I think TfL has a surplus of traffic lights. Why innovate when there are solutions that work in other countries?

Take "early start" as an example. For years, cycle campaigners have been telling TfL that the addition of these to Bow Roundabout is not enough. With 60% of cyclists refusing to use the roundabout and continuing to use the flyover, it is pretty clear that it is an awful design. Yet I am still told that I have to wholeheartedly support the new superhighway, despite Early Start being used 3 times just on Parliament Square

Staying on the superhighway? Wonderful.  But it's a pile of crap if you are going anywhere else. This is one of the sections I recommend you say "no" when asked to support this in the consultation.

Tegelijk groen

I have actually already done plans for two parts of the superhighway, at Parliament Square and the end of CS7 at Upper Thames Street. However, these were made before I knew about the wonderful Simultaneous Green Junctions that exist in the Netherlands.

Simultaneous Green would solve many of the problems with the new superhighways, namely that the junctions are crap. The fact that TfL have gone with two way tracks leads to problems with connectivity. Simultaneous Green solves this without a dangerous two stage turn which kills in Denmark.

No problems with this two way track connecting to the other roads on this crossroads in Assen. Location here.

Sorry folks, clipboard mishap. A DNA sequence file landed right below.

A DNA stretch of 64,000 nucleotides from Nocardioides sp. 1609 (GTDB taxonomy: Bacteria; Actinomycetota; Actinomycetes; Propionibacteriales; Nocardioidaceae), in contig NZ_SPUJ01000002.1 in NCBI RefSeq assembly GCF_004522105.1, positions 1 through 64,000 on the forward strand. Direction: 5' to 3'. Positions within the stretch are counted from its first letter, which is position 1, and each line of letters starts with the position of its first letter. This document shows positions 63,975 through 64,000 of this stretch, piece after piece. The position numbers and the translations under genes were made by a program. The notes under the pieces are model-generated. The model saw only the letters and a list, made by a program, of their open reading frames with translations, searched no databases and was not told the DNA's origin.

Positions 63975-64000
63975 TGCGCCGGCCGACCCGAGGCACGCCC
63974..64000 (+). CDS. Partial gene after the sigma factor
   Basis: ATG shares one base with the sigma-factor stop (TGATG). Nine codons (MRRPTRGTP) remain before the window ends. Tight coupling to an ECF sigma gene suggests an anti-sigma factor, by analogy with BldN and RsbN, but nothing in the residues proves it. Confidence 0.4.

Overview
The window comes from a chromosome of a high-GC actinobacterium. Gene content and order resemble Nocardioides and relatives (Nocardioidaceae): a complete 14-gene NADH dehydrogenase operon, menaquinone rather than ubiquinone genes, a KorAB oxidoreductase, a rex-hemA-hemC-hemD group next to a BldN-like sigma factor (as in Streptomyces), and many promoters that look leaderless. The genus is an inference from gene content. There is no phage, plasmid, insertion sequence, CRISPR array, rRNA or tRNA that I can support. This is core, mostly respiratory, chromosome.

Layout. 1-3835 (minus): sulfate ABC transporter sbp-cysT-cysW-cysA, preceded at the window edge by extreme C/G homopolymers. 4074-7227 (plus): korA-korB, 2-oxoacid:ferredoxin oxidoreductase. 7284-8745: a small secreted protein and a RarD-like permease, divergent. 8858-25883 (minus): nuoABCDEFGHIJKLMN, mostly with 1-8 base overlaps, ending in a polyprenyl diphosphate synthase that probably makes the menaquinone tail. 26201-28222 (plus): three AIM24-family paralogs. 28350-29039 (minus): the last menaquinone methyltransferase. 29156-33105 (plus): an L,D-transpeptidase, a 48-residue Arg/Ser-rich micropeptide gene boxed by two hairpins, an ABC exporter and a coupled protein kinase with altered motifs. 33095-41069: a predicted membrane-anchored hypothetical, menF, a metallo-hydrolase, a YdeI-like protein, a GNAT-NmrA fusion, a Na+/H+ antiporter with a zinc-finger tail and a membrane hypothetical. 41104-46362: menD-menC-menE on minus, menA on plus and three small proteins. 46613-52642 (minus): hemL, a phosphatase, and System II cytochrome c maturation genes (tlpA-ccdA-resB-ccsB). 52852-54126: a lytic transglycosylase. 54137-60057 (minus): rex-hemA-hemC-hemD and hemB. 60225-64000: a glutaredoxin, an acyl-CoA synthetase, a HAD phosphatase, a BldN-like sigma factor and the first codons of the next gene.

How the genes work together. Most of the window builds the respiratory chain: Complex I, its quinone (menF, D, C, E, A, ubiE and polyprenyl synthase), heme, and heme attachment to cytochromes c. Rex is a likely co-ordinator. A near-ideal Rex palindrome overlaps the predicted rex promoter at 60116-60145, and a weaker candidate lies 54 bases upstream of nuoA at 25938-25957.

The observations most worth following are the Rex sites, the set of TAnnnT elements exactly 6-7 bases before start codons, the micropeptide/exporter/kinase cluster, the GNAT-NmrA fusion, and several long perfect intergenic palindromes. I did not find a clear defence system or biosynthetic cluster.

Below is a video of Simultaneous Green working at a 10 lane junction:

The first design I have done is on the East-West Superhighway, at Blackfriars. This junction has excessive traffic lights, with all movements through the junction but one, require cyclists to use two sets of traffic lights. By replacing these with a simultaneous green junction, at worst cyclists will only get one set of traffic lights here, and at best, zero.

Sea of traffic lights replaced by one junction., allowing cyclists to take the most direct route.

The second design is the junction of Embankment with Savoy Place and Savoy Street. I've replaced the two stage ASL with a simultaneous green junction, which is quicker for cycles. I've also made Savoy Place two way for cycles.

A new type of roundabout has to be test for months. A new type of ASL doesn't for some reason...

PDF files for the Blackfriars junction and Savoy Junction.

Sitting on the fence

So should you support the East-West Superhighway? Well, partially. The amount of space given to cycling here is great, and on some individual sections, I'll happily support completely. But there is just too much shitty junction design to give wholehearted support, and some sections where I have said no completely (Parliament Square and north of Hyde Park). So since TfL gives the option, I suggest people support partially. 

Too much hype tells TfL the job is done. It isn't, so don't give that impression.